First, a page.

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Investigating Shared Genetic Basis Across Tourette Syndrome and Comorbid Neurodevelopmental Disorders Along the Impulsivity-Compulsivity Spectrum

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  • Zhiyu Yang, Purdue University
  • ,
  • Hanrui Wu, Purdue University
  • ,
  • Phil H Lee, Massachusetts General Hospital , Harvard University
  • ,
  • Fotis Tsetsos, Democritus University of Thrace
  • ,
  • Lea K Davis, Vanderbilt University Medical Center
  • ,
  • Dongmei Yu, Massachusetts General Hospital , Harvard University
  • ,
  • Sang Hong Lee, University of Queensland, University of South Australia
  • ,
  • Søren Dalsgaard
  • Jan Haavik, University of Bergen, Haukeland University Hospital
  • ,
  • Csaba Barta, Semmelweis University
  • ,
  • Tetyana Zayats, Massachusetts General Hospital , University of Bergen
  • ,
  • Valsamma Eapen, University of New South Wales
  • ,
  • Naomi R Wray, University of Queensland
  • ,
  • Bernie Devlin, University of Pittsburgh School of Medicine
  • ,
  • Mark Daly, Massachusetts General Hospital , Stanley Center for Psychiatric Research
  • ,
  • Benjamin Neale, Massachusetts General Hospital , Stanley Center for Psychiatric Research, Broad Institute
  • ,
  • Anders D Børglum
  • James J Crowley, University of North Carolina at Chapel Hill
  • ,
  • Jeremiah Scharf, Massachusetts General Hospital , Harvard University
  • ,
  • Carol A Mathews, University of Florida
  • ,
  • Stephen V Faraone, SUNY Upstate Medical University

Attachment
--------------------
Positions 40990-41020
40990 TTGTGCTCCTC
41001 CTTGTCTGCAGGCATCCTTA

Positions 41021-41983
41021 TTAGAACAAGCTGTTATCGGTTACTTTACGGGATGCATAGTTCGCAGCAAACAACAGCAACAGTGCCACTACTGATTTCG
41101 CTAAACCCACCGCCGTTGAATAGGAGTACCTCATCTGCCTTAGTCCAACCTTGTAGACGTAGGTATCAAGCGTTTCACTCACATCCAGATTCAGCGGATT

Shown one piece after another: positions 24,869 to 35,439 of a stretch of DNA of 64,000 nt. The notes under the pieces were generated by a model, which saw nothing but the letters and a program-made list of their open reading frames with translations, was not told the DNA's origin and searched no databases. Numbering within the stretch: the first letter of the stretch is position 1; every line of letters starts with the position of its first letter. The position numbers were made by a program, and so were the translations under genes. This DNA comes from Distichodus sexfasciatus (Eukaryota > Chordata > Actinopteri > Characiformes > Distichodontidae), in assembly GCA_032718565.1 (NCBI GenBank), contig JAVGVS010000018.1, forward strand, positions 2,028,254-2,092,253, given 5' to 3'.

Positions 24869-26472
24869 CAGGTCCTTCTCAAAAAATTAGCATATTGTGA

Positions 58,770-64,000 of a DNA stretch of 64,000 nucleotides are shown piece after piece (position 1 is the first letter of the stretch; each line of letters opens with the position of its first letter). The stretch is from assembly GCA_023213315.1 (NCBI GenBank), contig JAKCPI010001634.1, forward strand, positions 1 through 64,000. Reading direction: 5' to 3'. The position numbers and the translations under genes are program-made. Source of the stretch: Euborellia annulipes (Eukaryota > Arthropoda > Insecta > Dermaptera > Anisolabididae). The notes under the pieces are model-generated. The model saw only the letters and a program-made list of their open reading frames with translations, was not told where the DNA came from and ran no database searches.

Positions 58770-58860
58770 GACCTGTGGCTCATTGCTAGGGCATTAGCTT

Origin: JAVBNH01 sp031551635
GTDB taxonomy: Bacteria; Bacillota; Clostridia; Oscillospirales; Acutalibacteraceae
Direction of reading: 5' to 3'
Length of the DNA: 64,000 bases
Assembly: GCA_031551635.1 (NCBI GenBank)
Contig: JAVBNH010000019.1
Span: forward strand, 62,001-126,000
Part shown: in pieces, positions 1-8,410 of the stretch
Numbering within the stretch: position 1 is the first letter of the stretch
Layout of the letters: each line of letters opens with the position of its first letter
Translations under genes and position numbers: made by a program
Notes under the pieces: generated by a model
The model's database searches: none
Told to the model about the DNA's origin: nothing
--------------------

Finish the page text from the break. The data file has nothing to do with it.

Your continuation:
• ,
  • Barbara Franke, Radboud University
  • ,
  • Manuel Mattheisen, University of Wuerzburg, Karolinska Institutet
  • ,
  • Jordan W Smoller, Massachusetts General Hospital , Harvard University, Stanley Center for Psychiatric Research
  • ,
  • Peristera Paschou, Purdue University

BACKGROUND: Tourette syndrome (TS) is often found comorbid with other neurodevelopmental disorders across the impulsivity-compulsivity spectrum, with attention-deficit/hyperactivity disorder (ADHD), autism spectrum disorder (ASD), and obsessive-compulsive disorder (OCD) as most prevalent. This points to the possibility of a common etiological thread along an impulsivity-compulsivity continuum.

METHODS: Investigating the shared genetic basis across TS, ADHD, ASD, and OCD, we undertook an evaluation of cross-disorder genetic architecture and systematic meta-analysis, integrating summary statistics from the latest genome-wide association studies (93,294 individuals, 6,788,510 markers).

RESULTS: As previously identified, a common unifying factor connects TS, ADHD, and ASD, while TS and OCD show the highest genetic correlation in pairwise testing among these disorders. Thanks to a more homogeneous set of disorders and a targeted approach that is guided by genetic correlations, we were able to identify multiple novel hits and regions that seem to play a pleiotropic role for the specific disorders analyzed here and could not be identified through previous studies. In the TS-ADHD-ASD genome-wide association study single nucleotide polymorphism-based and gene-based meta-analysis, we uncovered 13 genome-wide significant regions that host single nucleotide polymorphisms with a high posterior probability for association with all three studied disorders (m-value > 0.9), 11 of which were not identified in previous cross-disorder analysis. In contrast, we also identified two additional pleiotropic regions in the TS-OCD meta-analysis. Through conditional analysis, we highlighted genes and genetic regions that play a specific role in a TS-ADHD-ASD genetic factor versus TS-OCD. Cross-disorder tissue specificity analysis implicated the hypothalamus-pituitary-adrenal gland axis in TS-ADHD-ASD.

CONCLUSIONS: Our work underlines the value of redefining the framework for research across traditional diagnostic categories.

OriginalsprogEngelsk
TidsskriftBiological Psychiatry
Vol/bind90
Nummer5
Sider (fra-til)317-327
Antal sider11
ISSN0006-3223
DOI
StatusUdgivet - sep. 2021

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